A box without hinges, key, or lid,
A golden treasure, inside, is hid.
What is it?
A Singer “Puzzle Box”!!:
My father and I went out antiquing today. Today being Australia Day, we did what all red-blooded Aussie blokes do!
We went to the annual Fryerstown Antiques Fair.
Nine hours of father-son bonding. And in the 30’c heat, we almost bonded permanently! Phoof! It was hot!
The Finding of the Box of Power
I’ve been mesmerised by these things ever since I saw pictures of them on the International Sewing-Machine Collector’s Society (ISMACS) website. And I figured I’d like one for my own long-bobbin Singer 128 sewing machine. I remembered seeing such a box at the previous year’s antiques fair, and went off today in hopes of finding one.
I knew that my chances were slim. Such things are rare in Australia. We never made this stuff, we only ever imported it. Whatever exists today is whatever hasn’t been thrown out, smashed, trashed, lost in floods, fires or tornadoes, and which has been lovingly stored in someone’s attic or basement.
We perused the market and saw many interesting things, took pictures and bought a couple of trinkets. But nothing was there that made us go “oooh…”. Or at least, not for the prices they were asking! I don’t go ‘ooh’ unless I get a good return on my investment!
Chugging home, we passed through a small-town antiques shop. We stopped and went inside. And, laid out on the table like some ancient tapestry was the puzzle-box…
I was enthralled and I almost did a wild little skip of joy. But then I saw the price and the skip of joy might’ve led to me twisting my ankle as I came crashing back down to earth again. But, I was lucky enough that the owner let me knock off a third of the price. So, I rolled it up and trotted it back home.
What is a Singer ‘Puzzle Box’?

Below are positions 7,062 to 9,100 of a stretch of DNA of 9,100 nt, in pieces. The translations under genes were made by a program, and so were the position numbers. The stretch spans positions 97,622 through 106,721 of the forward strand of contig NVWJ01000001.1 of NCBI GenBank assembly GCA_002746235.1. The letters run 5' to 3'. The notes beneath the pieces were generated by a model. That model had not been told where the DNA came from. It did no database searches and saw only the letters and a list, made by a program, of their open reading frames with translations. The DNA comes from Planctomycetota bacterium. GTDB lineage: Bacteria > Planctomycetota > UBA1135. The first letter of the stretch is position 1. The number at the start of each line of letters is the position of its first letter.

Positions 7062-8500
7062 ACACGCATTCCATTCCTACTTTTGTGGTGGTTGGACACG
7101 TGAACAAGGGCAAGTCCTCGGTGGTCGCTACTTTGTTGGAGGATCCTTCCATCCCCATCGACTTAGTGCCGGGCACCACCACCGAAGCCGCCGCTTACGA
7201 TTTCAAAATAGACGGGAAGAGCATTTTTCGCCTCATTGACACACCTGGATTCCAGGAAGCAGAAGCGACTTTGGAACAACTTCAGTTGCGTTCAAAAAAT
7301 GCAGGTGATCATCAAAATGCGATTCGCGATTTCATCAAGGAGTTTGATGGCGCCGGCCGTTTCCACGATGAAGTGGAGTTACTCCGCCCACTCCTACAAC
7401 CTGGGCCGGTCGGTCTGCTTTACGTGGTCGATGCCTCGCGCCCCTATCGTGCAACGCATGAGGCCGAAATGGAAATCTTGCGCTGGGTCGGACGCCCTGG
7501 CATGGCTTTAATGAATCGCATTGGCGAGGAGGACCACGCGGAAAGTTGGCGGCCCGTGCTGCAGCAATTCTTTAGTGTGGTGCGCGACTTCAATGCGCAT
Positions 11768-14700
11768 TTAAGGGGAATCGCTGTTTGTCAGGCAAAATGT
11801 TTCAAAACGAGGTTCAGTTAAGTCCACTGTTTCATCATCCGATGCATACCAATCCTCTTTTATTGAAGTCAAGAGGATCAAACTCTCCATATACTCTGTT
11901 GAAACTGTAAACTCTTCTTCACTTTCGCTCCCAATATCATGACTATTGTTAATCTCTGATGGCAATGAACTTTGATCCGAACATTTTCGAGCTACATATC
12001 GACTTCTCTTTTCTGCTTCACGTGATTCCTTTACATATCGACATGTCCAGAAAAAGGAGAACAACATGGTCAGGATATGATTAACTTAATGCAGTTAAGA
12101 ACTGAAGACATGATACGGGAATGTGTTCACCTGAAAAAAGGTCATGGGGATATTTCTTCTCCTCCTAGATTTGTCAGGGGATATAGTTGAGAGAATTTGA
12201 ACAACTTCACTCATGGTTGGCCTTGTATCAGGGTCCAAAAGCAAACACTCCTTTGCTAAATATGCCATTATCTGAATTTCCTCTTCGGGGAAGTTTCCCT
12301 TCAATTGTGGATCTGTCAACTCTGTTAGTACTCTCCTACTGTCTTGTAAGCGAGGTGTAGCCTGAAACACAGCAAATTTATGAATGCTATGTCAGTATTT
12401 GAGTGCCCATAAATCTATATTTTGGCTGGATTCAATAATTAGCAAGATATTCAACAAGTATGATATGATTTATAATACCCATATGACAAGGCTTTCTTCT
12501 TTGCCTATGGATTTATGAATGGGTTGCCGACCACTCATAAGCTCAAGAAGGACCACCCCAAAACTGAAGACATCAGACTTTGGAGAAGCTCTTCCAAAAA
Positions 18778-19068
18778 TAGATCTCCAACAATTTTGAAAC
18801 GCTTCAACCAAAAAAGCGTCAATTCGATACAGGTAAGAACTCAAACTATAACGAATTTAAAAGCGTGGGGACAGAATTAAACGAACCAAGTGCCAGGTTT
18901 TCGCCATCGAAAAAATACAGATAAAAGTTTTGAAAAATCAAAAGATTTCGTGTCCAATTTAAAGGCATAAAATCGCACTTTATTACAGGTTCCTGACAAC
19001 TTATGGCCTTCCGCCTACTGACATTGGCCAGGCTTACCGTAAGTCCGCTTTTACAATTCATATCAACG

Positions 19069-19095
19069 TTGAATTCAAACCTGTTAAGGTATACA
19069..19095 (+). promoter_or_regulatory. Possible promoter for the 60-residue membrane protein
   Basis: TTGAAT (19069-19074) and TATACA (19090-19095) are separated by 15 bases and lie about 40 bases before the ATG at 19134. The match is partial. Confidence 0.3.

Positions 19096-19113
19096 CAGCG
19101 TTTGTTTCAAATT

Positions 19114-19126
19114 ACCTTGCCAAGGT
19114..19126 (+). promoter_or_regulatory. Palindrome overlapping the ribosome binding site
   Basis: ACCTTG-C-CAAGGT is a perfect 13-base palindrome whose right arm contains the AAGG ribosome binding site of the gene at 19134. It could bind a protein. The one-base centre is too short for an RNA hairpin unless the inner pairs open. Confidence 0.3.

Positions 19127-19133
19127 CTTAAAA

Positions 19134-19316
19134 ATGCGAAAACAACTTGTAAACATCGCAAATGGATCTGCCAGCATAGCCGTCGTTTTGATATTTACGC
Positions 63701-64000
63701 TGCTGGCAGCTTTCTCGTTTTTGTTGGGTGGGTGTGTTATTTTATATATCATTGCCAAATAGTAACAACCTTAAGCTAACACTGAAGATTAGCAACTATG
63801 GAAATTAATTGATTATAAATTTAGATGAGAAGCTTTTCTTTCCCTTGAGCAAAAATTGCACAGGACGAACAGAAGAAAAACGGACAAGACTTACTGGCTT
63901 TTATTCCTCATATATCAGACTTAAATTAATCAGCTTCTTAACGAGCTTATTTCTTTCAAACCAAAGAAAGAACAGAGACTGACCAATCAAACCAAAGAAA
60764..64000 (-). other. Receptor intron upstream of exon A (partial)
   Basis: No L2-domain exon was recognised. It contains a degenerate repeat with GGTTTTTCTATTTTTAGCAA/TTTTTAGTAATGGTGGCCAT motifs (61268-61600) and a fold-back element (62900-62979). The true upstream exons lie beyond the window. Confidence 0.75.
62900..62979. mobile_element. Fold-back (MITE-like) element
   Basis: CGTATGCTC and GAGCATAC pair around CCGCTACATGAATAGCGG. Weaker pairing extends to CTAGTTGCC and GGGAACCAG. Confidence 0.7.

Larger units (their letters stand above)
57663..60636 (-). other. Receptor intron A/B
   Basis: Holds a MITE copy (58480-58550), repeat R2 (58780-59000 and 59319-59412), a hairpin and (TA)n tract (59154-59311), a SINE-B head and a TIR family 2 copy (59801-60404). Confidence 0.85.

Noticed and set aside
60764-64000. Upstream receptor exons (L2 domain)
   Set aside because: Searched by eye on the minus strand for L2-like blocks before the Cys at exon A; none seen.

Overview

Collectors call these whimsical little containers ‘Puzzle Boxes’. Probably because the only way the box folds up properly is when EVERYTHING is in its correct position (otherwise the lid won’t close). But, when these were introduced in 1889, they caused a sensation. The design was so ingenious that the designer, John M. Griest, a Singer Manufacturing Co. employee, was granted a patent for it.
They were originally called “Style Boxes”. And they were designed to hold a complement of attachments and other accessories (bobbins, screwdrivers, needles, thimbles etc), which would be used with the new, improved Singer vibrating-shuttle line of sewing machines. In all, 14 variations of the ‘Style Box’ was created. And they were accordingly named sequentially. There are no markings on my box to tell me which of these fourteen variations mine is. If anyone can work it out based on the photographs, please let me know!
The puzzle-boxes came with all kinds of attachments and bits and pieces. Bobbins, screwdrivers, hemmers, binders of varying sizes, seam-guides (an essential attachment if you can’t hold your fabric straight to save your life), and all other manner of nick-nacks. They are without a doubt, one of the greatest things ever invented for a sewing machine after the point-eye needle.
Puzzle boxes were manufactured for both Singer round-bobbin No. 15 domestic machines, and for Singer, long-bobbin No. 27 & 28-class domestic machines. The puzzle-boxes catering to each style of machine varied slightly, due to the size and style of the bobbins used in each respective machine.
I love the ingenuity of design with this box. But one thing I love even more is just how solidly its built. Steel parts, purple felt, and solid wood sides. These days, we’d get something like this made of plastic parts in a plastic box that cracks and warps and melts. This has held its shape and integrity for at least 100 years.
We Interrupt this Program to Bring you some Breaking News…
Here are some of the antique sewing machines which I saw for sale, while I was out antiquing today:
Then I saw this, next to it…
And then I saw this cute little number…
This was a cute little thing I saw in an antique shop on the way home…